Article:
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Fascinating mining map, showing the mining regions north of Idaho City, centered on Centerville, Idaho, in the area of the Boise National Forest.

The map is centered on Grimes Creek and shows the mining regions between Moore Creek and Placerville. Some of the early place names include:

  • Quartzburg (ghost town)
  • Placerville
  • Pioneerville
  • Centerville
  • Moore's Creek
  • Elk Creek
  • Grimes Creek
  • Mack's Creek
  • Mountain Chief Mine
  • Gold HIll Mine
  • Forest King
  • Monetary Metals
  • Gambrinus
  • Illinois
  • Boulder Mine
  • Golden Fleece Mine
  • Summit Mine
  • Engineer's Mine
  • McKinley Mine

The first gold in the region was discovered by George Grimes in 1862. Grimes heard a tale told by the local Indians of so much gold laying about that you could pick it up by the handfuls, and was inspired to check it out. He and a group of prospectors from Walla Walla, Washington, set out for what would later be known as the Boise Basin, in 1862, where he discovered the story to be pretty close to the truth. Unfortunately for Grimes, he was killed within just a few days of his find. Some say he was killed by a greedy partner, but the accepted story is that he was killed by Indians. .

Until gold was discovered in the Boise Basin, the area was a wilderness inhabited only by the Indians, with a few mountain men passing through. Within eight months of the strike, the area became the largest settled area of the Pacific Northwest. By 1863, the population of the area has been estimated between 25,000 and 70,000 people, with Idaho City alone boasting a population of 6,200, surpassing even Portland in size. Boom towns jumped up everywhere with the four major ones being Idaho City (originally known as Bannock City), Placerville, Centerville, and Pioneerville (originally known as Dugem).

As more and more people poured into the valley, and claims were staked, those coming later had to spread further out in order to find any ground worth mining. One group of miners ventured over a ridge onto Elk Creek, where they found a rich deposit. In an effort to keep other prospectors away, they came back into town with a story of being chased by giant bears. Today at the end of Main Street in Idaho City there is a gulch that is still called Bear Run.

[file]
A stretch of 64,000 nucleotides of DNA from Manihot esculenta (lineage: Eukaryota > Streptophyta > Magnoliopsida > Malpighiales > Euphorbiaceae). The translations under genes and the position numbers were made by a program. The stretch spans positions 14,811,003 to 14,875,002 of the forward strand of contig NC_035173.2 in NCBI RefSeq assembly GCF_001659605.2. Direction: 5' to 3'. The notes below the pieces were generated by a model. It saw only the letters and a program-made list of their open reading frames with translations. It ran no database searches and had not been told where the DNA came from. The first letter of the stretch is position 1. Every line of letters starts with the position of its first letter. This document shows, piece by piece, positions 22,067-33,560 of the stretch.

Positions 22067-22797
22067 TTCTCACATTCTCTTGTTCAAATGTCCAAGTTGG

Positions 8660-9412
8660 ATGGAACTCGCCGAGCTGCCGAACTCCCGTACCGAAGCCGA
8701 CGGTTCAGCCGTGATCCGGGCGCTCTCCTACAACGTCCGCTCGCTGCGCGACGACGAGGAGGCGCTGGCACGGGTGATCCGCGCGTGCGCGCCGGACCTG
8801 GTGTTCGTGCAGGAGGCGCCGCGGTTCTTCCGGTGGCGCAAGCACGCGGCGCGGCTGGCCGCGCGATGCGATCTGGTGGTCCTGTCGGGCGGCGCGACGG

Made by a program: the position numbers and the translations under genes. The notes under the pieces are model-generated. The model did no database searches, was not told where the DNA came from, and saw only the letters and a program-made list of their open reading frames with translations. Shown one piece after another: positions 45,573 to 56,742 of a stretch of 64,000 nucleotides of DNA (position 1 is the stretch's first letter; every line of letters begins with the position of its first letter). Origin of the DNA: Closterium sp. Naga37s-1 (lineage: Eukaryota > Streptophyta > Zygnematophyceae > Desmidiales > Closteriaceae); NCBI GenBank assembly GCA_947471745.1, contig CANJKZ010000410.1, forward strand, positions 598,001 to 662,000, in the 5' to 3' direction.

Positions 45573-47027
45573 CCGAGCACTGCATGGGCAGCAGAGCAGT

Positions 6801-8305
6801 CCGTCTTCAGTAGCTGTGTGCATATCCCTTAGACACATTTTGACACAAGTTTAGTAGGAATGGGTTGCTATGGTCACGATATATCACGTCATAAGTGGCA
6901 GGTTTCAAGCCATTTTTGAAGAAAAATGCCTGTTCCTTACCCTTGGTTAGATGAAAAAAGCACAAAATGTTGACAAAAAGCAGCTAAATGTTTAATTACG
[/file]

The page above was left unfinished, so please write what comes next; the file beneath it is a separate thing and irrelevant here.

The actual rush years were considered to be 1862-1864, and turned out to be one of the richest strikes in America. The actual amount of gold and silver taken from Boise County from 1862 to 1914 is in dispute, but the best estimate by the Geological Survey is $53,096,995, with more than 95% coming from the Boise Basin.

A very dry winter in California in 1864 pushed thousands of prospectors to look for better areas, and Boise Basin was the place they headed. Hundreds arrived weekly, and knowing that water would be in short supply that season, owing to a dryer than average winter, the work went on night and day without ceasing. Mining in the Boise Basin was profitable for an unusually long stretch. By 1870, most of the easy stream gravels were considered played out, and many claims were sold to Chinese miners, who were willing to work the lower grade claims, which continued to be profitable for them. In the 1870s numerous stamp mills were in operation, and quartz mining prospered, supporting the area for decades. Placer mining continued for a long stretch because it was not possible to work an area long enough in a season to deplete it quickly.

Although Placerville was a more convenient location, Idaho City enjoyed greater growth and prosperity because of its more abundant water supply being available for a longer period during the spring, and it quickly grew into more than just a mining camp. By 1863 it had 250 places of business, 2 schools, a library, a newspaper, and five community theaters. Families looking for a place to put down roots and prosper were coming to Idaho City in droves. The ready availability of timber made it possible to build permanent structures quickly, turning tent towns quickly into permanent communities. Interestingly, Idaho City was where "vigilante justice" originated, at the instigation of the Rev. Charles Kingsley.